We didn’t really do family holidays very much, but we’d booked a fortnight in Jersey at the end of August and beginning of September. Weeza was 9 and Al was 7. We decided to fly from Norwich for the convenience. Sad to say, the Sage’s father, Pa, had become ill as a result of a respiratory condition brought on by the field of rape growing behind the house. He died in the middle of August. However, Ma insisted that we go away as planned and she had her daughter and Hilda (I’ll tell you about Hilda one day) to look after her.
While we were away, the Sage wanted to know what to buy me for my birthday. I’m rubbish at this sort of thing as I never know what to ask for, but I had the good idea of a gold chain. We looked at all the chains in the shop but none was exactly right until the man brought out a tray of second-hand jewellery. One was just right. It was slender enough to put a pendant on but wide enough to wear on its own and it was the right length and colour.
The other shop we loved was one selling stones and fossils. Weeza and Al were fascinated and we went back there several times. We did like Jersey – I’d always lived by the sea but East Anglia has sandy shores and I really like rock pools and caves. I spent happy hours watching the sea anemones and hermit crabs on Jersey.
From the rock shop, the Sage bought a huge piece of bluejohn. This is a stone mined only in Derbyshire. Therefore, as a re-import, no tax was due on its arrival in England. This had been arranged in advance but we had to go through the “something to declare” channel. The Sage and the customs men got on very well and chatted for ages. I was in a dilemma, knowing that my mother and stepfather were waiting for us, but unable to go until we’d actually been let go. So I joined in the conversation, laughing loudly so that my mother would hear and know that, at any rate, we hadn’t been arrested.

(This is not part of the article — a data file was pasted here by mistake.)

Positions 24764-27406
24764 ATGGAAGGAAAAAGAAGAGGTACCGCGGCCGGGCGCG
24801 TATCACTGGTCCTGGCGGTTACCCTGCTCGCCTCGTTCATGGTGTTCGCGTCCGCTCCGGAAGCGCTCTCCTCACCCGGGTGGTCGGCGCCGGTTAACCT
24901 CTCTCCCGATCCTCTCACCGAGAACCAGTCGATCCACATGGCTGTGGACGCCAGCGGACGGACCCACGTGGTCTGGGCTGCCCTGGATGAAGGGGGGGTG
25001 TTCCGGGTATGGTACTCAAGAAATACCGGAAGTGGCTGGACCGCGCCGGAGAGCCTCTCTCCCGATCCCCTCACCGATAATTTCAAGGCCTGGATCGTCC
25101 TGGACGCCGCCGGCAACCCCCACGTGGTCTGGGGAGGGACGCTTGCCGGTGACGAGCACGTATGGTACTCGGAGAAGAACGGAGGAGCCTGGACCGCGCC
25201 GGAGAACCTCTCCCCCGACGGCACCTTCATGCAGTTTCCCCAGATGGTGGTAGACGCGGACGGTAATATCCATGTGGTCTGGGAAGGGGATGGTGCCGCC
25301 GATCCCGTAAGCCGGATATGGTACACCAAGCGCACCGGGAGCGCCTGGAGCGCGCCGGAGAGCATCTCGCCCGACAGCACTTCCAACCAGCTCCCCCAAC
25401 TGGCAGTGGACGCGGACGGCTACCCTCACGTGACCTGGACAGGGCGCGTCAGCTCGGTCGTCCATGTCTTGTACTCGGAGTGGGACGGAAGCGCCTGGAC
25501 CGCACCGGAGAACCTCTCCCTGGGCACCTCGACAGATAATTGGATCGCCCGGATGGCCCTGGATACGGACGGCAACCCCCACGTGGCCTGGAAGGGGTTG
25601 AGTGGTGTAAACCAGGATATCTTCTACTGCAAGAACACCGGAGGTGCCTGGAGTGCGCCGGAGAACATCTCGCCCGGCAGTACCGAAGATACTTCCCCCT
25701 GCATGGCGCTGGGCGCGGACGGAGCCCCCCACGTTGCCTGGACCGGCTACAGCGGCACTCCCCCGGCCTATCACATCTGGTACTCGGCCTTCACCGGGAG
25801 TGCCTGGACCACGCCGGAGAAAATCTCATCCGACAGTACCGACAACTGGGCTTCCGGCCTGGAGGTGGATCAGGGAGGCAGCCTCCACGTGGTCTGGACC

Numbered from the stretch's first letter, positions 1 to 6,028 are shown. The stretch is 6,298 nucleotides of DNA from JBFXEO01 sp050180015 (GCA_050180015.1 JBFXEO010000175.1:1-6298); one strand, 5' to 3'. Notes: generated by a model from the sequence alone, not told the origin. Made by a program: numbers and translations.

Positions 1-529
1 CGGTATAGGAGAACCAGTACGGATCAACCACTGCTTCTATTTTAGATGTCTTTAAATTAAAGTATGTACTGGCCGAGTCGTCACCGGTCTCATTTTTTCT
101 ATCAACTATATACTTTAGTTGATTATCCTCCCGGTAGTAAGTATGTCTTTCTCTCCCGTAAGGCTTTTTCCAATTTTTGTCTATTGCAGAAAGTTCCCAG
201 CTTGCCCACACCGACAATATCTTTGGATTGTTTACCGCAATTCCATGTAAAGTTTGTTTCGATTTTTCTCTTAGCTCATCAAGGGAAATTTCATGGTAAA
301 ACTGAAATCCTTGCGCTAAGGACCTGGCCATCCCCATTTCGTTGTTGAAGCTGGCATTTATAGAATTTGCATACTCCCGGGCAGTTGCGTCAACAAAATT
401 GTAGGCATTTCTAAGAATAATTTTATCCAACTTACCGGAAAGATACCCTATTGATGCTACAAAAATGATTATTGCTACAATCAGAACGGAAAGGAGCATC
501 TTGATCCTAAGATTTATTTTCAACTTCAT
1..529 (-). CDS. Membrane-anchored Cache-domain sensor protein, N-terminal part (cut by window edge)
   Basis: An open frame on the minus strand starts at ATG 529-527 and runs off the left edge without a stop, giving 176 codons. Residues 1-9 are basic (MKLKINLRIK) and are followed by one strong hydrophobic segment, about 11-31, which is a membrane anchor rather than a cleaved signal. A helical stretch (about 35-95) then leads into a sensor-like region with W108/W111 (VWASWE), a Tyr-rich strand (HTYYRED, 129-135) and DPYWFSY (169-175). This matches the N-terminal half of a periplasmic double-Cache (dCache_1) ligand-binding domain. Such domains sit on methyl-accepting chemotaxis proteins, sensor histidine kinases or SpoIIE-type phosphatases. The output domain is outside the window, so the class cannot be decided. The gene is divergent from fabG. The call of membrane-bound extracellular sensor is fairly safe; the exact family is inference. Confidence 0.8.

I liked being 30. I felt grown up at last. Back when I was at school, my lovely Latin teacher Mr Lamb mused once that he believed he had been born middle-aged and it gave me a shock of self-knowledge. I realised that I had not yet grown into the age I was meant to be and this was the reason I felt awkward.
Once we arrived home, Ma told us that she had decided to move from the house she’d spent nearly all her married life in and where her three surviving children had been born. The Sage told me this as we were sharing a plate of sandwiches at the Yacht Club in Lowestoft. It was one of the times I spoke and listened with interest to know what I was going to say. It was as a result of this that we moved to this house. And Ro was born, though that was the Sage’s suggestion, received very well by me.